The dermatologist stepped into the room for a moment after the PA had taken down all the pertinent information from me, took one look at me, and said, “Yes, definitely Gestational Pemphigoid.” He instructed the PA to do the biopsies to confirm and told her which medications and dosages to prescribe. As he was walking out of the room, he told me that I should probably stop breastfeeding my son because of the high dosage of prednisone he was prescribing.

I left the office that day hopeful and crushed. Breastfeeding, while not going flawlessly, was working; it felt like this was the only part of childbearing that my body was actually allowing. As I struggled in the back seat of my car with a nipple shield, a nursing cover, a crying, wiggly newborn, and my own emotions, tears slipped down my face uncontrollably. Indeed, over my four months on prednisone while postpartum, the vast majority of times that I lost it were over breastfeeding or pumping. This is common for new moms, but prednisone definitely doesn’t help those postpartum (or pregnancy-related) hormone fluctuations! I decided to seek other opinions before stopping, and I am glad I did. I was working as a pharmacy technician at the time and had access to multiple pharmacists. In addition, I sought Dr. Julie’s advice, who now oversaw both my son’s and my own primary care. All of them concluded that the benefits outweighed the risks, even those for whom it would have been easier to say, “no, stop,” since that would mean I wouldn’t have to pump when I returned to work. I ended up pumping and dumping while taking a split dose of 80mg a day (40/40), but resumed once I was able to take prednisone just once a day. In PG literature, it suggests that breastfeeding is helpful for resolution of the active disease. In my interactions with over 350 PG patients in the Facebook group for PG that I help administer, I would say most of us breastfed for at least a couple of months.

It took four months to taper off prednisone completely, and I have not had to go back on it. That is not to say I have not had any symptoms of PG. Like many PG ladies, I had monthly, localized “mini-flares” that coincided with my menstrual cycle; most of the time these do not require oral medication. Ironically, they stopped when I got pregnant again with our second child, also a boy, who despite the reported 90% recurrence rate in the literature, was indeed a skip pregnancy. In our group, which has many more respondents to this question than the largest PG published study (87), our numbers run at about a 65% recurrence rate with another 15% not needing oral medication to manage the flare.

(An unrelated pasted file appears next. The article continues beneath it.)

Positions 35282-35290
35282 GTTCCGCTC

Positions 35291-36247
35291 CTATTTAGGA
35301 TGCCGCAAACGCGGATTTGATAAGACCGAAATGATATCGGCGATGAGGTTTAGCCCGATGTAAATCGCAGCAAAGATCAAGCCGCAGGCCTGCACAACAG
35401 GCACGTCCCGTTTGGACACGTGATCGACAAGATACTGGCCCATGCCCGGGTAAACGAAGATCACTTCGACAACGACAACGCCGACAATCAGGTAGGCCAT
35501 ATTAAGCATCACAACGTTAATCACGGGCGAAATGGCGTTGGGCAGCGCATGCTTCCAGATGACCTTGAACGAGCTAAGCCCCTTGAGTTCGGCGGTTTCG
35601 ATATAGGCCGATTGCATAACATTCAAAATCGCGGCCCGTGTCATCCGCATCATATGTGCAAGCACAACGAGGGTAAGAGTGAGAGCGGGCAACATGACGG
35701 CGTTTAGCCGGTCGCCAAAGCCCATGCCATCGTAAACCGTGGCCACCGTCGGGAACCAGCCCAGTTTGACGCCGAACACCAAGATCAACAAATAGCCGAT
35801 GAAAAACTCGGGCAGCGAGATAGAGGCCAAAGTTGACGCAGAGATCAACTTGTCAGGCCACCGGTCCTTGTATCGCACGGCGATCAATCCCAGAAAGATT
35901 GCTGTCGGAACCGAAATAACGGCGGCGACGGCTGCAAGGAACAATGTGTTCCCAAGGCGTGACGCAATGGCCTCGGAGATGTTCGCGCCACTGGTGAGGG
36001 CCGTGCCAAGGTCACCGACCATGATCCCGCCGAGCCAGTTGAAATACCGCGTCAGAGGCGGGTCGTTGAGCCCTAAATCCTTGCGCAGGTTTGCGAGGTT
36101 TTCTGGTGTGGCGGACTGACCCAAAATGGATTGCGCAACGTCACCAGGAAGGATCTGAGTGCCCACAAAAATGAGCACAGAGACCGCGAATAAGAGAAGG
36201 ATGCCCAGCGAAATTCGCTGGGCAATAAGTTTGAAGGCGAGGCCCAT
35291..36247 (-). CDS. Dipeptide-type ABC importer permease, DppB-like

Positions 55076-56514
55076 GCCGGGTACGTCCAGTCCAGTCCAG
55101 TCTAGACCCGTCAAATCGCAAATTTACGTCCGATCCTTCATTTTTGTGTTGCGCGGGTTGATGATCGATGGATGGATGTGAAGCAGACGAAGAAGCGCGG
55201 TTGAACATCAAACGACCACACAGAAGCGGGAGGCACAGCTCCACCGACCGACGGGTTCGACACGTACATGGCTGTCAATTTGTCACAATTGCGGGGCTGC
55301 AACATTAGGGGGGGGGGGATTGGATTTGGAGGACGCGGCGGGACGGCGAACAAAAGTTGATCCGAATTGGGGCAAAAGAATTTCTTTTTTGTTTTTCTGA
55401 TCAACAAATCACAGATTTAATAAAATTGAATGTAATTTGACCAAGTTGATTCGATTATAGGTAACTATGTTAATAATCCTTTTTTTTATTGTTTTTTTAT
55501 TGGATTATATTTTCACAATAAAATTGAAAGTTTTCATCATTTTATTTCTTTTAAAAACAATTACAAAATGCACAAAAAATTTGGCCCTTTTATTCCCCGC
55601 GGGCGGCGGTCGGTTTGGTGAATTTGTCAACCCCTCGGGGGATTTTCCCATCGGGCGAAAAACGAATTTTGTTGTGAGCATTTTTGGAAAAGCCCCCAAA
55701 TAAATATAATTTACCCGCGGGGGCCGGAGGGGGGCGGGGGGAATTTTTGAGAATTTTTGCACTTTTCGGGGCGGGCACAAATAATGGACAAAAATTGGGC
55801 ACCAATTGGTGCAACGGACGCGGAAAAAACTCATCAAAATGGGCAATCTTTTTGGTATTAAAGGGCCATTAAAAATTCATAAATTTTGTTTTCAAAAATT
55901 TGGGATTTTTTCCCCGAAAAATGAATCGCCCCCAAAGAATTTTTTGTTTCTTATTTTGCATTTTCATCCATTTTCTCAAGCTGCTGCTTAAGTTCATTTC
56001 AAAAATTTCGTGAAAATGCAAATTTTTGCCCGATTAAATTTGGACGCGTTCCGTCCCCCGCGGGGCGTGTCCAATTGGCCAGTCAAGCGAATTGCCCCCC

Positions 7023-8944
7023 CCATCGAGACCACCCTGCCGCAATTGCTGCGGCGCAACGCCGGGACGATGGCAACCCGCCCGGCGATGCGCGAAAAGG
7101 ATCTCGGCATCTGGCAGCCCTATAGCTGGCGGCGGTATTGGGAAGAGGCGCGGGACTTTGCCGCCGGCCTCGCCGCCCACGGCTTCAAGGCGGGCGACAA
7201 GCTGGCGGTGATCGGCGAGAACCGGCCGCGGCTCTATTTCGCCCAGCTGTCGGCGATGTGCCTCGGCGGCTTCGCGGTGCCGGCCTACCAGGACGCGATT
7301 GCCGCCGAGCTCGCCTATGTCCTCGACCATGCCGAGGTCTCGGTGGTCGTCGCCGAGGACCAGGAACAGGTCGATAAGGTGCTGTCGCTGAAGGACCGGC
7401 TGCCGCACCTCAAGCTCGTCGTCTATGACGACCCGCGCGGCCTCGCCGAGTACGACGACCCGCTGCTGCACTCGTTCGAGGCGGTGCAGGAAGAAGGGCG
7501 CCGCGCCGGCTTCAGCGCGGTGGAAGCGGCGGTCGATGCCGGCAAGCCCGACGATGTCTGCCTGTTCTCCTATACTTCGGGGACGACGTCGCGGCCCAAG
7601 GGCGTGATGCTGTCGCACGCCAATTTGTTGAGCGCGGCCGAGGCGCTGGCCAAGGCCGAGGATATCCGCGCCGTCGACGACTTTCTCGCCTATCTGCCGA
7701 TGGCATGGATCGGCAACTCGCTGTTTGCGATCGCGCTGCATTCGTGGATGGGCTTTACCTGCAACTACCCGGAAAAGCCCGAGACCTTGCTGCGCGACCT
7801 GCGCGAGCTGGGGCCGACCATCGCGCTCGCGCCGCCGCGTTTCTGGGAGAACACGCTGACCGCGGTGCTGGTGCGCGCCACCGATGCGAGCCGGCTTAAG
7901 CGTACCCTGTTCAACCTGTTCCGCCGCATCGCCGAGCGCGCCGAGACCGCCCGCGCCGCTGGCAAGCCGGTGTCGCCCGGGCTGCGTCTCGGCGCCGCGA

“We will get this figured out, and we will get you better.” I needed that reassurance.

Because I didn’t have active PG while pregnant, I didn’t have to worry about the effects of PG on my sons in utero. However, that is not the case for many women. A PG pregnancy is a high-risk pregnancy. According to studies, the most common effects of PG on the unborn child are preterm birth (usually at least 35 weeks), intrauterine growth restriction, and placental failure late in the pregnancy. The duration of the disease affects this the most; i.e. if its onset was in the first or second trimester, as opposed to the third. Although the miscarriage/stillbirth rate is the same in PG pregnancies as in the general population, it is important to have close monitoring of the baby through ultrasound and non-stress tests, especially late in the pregnancy, to ensure that the baby is doing well. Prednisone use during the pregnancy can also lead to gestational diabetes and preeclampsia and/or eclampsia, which pose other challenges. Also, about 3% of PG babies are born with a mild rash, which usually resolves on its own in a few days and does not seem to bother the babies at all.

Despite doctors’ and researchers’ claims that there is no need to study this disease because it only affects pregnancy, which is preventable, there are long-term effects on PG patients. As previously mentioned, many women get monthly reminders with their cycles. Birth control options are limited because the use of combination hormonal birth control can frequently cause flares. As with all autoimmune diseases, the likelihood of developing others increases. For PG patients, the most common are Graves’ disease and Hashimoto’s disease, both of which are thyroid-related.

If you are or have suffered from pemphigoid gestationis, help and support is available on Facebook at If you are a caregiver for someone with PG is a community page with links to studies, as well as a place to ask questions. Of course, the IPPF is also willing and able to answer questions as well.

Did you know that more than $10 billion in employer matching of charitable donations goes unclaimed each year? Employers typically match their employees’ donations up to a certain dollar amount per employee per year.  All funds not utilized by employees by the end of the calendar year are never distributed to charities.

Matching donation programs are a large part of corporations’ social responsibility initiatives. According to, many corporate employees do not know that their employer will match their charitable donations. As a result, billions of dollars that can go to deserving nonprofits toward vital social programs are never distributed. Workplace giving programs are responsible for about $5 billion in charitable giving each year, but greater awareness could lead to at least a tripling of that figure. Each year, the IPPF receives a handful of company-matched donations. Of the 623 donations received in 2015, 12 donations (or 1.9%) were matched by employers for an additional $1,250. Imagine if that number were 5%, 10% … or even a lofty 25%?

To help our donor community maximize their gifts, the IPPF has added the ability to search and see if your employer has a matching donation program through To see if your employer has a matching donation program, check the box next to “Would you like your employer to match?”  Find your employer in the list and enter your work email address. That’s it!  DonateDouble is an end-to-end employer matching service. By actively managing the match process, DonateDouble minimizes work donors are typically asked to complete by their employer.  For example, when required by companies, DonateDouble auto-fills match forms and sends them to donors for e-signature.  This also minimizes the effort for the IPPF by organizing and driving the match process on our behalf.